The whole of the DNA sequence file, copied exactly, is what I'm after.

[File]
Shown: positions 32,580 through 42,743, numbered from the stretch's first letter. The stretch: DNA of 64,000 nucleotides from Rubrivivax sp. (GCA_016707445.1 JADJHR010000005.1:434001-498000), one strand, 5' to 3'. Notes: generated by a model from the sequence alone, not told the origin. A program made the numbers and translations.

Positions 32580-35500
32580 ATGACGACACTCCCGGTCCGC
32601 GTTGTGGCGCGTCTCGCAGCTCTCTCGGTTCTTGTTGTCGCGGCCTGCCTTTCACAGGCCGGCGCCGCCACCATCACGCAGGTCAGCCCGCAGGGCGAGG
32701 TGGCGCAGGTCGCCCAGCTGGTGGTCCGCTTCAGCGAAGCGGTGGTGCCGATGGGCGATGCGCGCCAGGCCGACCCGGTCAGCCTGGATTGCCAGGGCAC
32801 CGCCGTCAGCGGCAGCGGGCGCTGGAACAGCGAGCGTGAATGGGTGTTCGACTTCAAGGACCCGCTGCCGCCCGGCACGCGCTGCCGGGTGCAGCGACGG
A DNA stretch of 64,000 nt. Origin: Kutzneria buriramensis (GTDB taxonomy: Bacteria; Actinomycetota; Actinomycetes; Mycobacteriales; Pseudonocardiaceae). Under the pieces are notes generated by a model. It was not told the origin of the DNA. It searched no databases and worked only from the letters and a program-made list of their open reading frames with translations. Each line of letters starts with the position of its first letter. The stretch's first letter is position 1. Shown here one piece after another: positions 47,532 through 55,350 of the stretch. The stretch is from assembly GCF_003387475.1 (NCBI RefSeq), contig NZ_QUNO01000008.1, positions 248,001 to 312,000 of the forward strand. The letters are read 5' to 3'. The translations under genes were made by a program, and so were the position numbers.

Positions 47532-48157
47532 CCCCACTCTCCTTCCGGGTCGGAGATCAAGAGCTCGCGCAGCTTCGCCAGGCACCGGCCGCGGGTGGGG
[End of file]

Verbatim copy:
Shown: positions 32,580 through 42,743, numbered from the stretch's first letter. The stretch: DNA of 64,000 nucleotides from Rubrivivax sp. (GCA_016707445.1 JADJHR010000005.1:434001-498000), one strand, 5' to 3'. Notes: generated by a model from the sequence alone, not told the origin. A program made the numbers and translations.

Positions 32580-35500
32580 ATGACGACACTCCCGGTCCGC
32601 GTTGTGGCGCGTCTCGCAGCTCTCTCGGTTCTTGTTGTCGCGGCCTGCCTTTCACAGGCCGGCGCCGCCACCATCACGCAGGTCAGCCCGCAGGGCGAGG
32701 TGGCGCAGGTCGCCCAGCTGGTGGTCCGCTTCAGCGAAGCGGTGGTGCCGATGGGCGATGCGCGCCAGGCCGACCCGGTCAGCCTGGATTGCCAGGGCAC
32801 CGCCGTCAGCGGCAGCGGGCGCTGGAACAGCGAGCGTGAATGGGTGTTCGACTTCAAGGACCCGCTGCCGCCCGGCACGCGCTGCCGGGTGCAGCGACGG
A DNA stretch of 64,000 nt. Origin: Kutzneria buriramensis (GTDB taxonomy: Bacteria; Actinomycetota; Actinomycetes; Mycobacteriales; Pseudonocardiaceae). Under the pieces are notes generated by a model. It was not told the origin of the DNA. It searched no databases and worked only from the letters and a program-made list of their open reading frames with translations. Each line of letters starts with the position of its first letter. The stretch's first letter is position 1. Shown here one piece after another: positions 47,532 through 55,350 of the stretch. The stretch is from assembly GCF_003387475.1 (NCBI RefSeq), contig NZ_QUNO01000008.1, positions 248,001 to 312,000 of the forward strand. The letters are read 5' to 3'. The translations under genes were made by a program, and so were the position numbers.

Positions 47532-48157
47532 CCCCACTCTCCTTCCGGGTCGGAGATCAAGAGCTCGCGCAGCTTCGCCAGGCACCGGCCGCGGGTGGGG